I arrived just before 9am so that I could put in the order for my records before going to the talk. It was a bit daunting walking into a place where I used to work and once knew how everything worked. However I had done my homework so I knew what I could take into the reading room, my digital camera flash was turned off and my handbag would go in the locker. What I missed was the need for a $1 coin for the refundable coin lockers. Having just been to the Bribie markets there were no coins in my purse and I had to borrow one as I had nothing smaller than a $20.
That hurdle over, the receptionist reactivated my number in the system. I am still number 1, amazing given the archival system has changed a few times but not the user registration system. The archivist on the desk quickly showed me how to place the orders at the computer terminals and while waiting, I had a quick look around the finding aids. Most of the old card drawers have now gone – online indexes are much easier to access. I was surprised to see so many of our old bound finding aids still in the search room but that is probably because it would take a small army of volunteers to key in some of those indexes.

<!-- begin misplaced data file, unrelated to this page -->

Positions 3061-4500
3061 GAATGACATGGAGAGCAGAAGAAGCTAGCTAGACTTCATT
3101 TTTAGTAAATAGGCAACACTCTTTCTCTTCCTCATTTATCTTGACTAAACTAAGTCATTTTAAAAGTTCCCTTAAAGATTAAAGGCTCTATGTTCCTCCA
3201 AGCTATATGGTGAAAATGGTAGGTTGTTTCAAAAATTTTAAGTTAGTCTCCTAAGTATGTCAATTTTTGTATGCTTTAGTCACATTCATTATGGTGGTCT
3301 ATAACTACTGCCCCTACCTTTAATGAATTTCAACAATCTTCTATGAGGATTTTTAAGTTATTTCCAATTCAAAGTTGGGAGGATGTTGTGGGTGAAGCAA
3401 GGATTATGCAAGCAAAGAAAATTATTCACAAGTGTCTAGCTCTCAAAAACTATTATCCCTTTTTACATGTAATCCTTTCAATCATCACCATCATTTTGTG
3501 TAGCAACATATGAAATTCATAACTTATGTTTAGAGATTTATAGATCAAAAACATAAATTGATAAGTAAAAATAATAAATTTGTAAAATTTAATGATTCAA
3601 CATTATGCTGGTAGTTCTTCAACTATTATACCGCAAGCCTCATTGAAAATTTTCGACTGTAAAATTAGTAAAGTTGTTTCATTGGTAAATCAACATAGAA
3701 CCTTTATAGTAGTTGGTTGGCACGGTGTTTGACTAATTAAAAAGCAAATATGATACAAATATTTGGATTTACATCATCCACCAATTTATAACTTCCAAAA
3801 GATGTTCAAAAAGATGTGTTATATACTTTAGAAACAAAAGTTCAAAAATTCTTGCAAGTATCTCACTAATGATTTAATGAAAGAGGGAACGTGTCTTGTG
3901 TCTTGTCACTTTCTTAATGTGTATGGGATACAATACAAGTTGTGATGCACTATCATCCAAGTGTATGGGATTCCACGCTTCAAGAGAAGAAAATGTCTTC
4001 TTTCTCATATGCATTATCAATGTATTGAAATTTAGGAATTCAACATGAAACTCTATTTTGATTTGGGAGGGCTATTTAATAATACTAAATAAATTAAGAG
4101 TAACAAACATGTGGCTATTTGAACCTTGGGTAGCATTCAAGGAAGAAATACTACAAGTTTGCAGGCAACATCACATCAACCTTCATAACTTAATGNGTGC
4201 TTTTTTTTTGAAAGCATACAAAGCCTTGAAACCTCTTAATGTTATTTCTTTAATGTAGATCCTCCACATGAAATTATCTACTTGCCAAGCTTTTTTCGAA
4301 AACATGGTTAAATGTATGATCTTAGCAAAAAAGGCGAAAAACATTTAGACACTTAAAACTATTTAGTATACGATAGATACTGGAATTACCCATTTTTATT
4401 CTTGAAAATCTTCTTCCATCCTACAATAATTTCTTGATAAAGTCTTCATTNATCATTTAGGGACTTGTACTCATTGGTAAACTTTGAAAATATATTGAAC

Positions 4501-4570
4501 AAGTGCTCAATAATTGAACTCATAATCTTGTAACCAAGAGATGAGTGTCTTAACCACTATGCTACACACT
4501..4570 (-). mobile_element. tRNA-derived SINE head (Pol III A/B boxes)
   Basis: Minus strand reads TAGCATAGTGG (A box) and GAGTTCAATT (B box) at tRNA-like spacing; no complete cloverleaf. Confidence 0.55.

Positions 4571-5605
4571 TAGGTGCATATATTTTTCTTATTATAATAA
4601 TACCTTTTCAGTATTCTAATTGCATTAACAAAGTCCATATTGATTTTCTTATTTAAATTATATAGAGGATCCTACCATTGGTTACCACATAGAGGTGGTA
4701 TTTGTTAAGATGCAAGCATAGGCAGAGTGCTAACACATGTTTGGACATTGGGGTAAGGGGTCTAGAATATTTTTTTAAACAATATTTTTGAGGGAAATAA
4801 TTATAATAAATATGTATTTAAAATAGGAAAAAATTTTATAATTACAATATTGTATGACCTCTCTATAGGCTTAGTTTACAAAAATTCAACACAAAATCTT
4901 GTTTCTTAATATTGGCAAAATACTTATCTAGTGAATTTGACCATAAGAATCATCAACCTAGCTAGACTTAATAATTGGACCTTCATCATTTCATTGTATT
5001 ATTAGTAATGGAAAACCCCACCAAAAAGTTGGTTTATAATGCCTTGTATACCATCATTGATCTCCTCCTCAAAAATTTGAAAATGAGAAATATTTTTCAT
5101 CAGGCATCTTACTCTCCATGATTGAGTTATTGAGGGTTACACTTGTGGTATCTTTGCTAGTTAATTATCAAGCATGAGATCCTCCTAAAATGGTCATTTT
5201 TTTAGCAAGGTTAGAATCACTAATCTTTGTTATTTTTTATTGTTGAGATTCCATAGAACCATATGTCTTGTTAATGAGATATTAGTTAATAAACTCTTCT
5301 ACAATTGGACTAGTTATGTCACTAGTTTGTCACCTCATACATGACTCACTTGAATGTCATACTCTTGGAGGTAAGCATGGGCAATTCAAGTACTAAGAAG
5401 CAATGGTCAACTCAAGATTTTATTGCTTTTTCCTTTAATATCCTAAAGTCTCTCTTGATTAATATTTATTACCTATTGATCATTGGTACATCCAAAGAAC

One of the records attendants came out to ask me if I had a preference to which records came first as they were located in different repositories. This was a nice gesture as it meant that I could see a few of my files before the talk. Some of the files I wanted were in bundles with other files still within closed access. These go to the desk archivist and they then only handed out the file I wanted, not all the others. This can slow you down a bit if they are serving other researchers but better than not being able to see the file at all. The remainder of my files were all open access and stored in a shelving area where I could help myself one bundle/box at a time.